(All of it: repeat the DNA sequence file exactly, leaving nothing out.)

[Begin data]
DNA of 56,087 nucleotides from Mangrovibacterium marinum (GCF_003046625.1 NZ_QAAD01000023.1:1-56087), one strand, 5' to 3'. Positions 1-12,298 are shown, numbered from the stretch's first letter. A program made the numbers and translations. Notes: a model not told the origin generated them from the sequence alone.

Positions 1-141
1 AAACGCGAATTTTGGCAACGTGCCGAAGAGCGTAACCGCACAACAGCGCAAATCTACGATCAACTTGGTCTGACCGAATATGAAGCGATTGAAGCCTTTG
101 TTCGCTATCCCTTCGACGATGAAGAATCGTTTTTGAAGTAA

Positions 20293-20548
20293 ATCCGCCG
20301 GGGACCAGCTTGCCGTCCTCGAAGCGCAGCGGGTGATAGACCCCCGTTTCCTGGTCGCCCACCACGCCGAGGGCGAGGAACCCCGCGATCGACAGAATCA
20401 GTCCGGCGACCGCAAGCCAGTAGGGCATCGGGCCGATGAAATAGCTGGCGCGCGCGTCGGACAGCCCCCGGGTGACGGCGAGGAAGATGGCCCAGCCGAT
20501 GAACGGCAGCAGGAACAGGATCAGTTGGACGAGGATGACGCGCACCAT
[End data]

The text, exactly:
DNA of 56,087 nucleotides from Mangrovibacterium marinum (GCF_003046625.1 NZ_QAAD01000023.1:1-56087), one strand, 5' to 3'. Positions 1-12,298 are shown, numbered from the stretch's first letter. A program made the numbers and translations. Notes: a model not told the origin generated them from the sequence alone.

Positions 1-141
1 AAACGCGAATTTTGGCAACGTGCCGAAGAGCGTAACCGCACAACAGCGCAAATCTACGATCAACTTGGTCTGACCGAATATGAAGCGATTGAAGCCTTTG
101 TTCGCTATCCCTTCGACGATGAAGAATCGTTTTTGAAGTAA

Positions 20293-20548
20293 ATCCGCCG
20301 GGGACCAGCTTGCCGTCCTCGAAGCGCAGCGGGTGATAGACCCCCGTTTCCTGGTCGCCCACCACGCCGAGGGCGAGGAACCCCGCGATCGACAGAATCA
20401 GTCCGGCGACCGCAAGCCAGTAGGGCATCGGGCCGATGAAATAGCTGGCGCGCGCGTCGGACAGCCCCCGGGTGACGGCGAGGAAGATGGCCCAGCCGAT
20501 GAACGGCAGCAGGAACAGGATCAGTTGGACGAGGATGACGCGCACCAT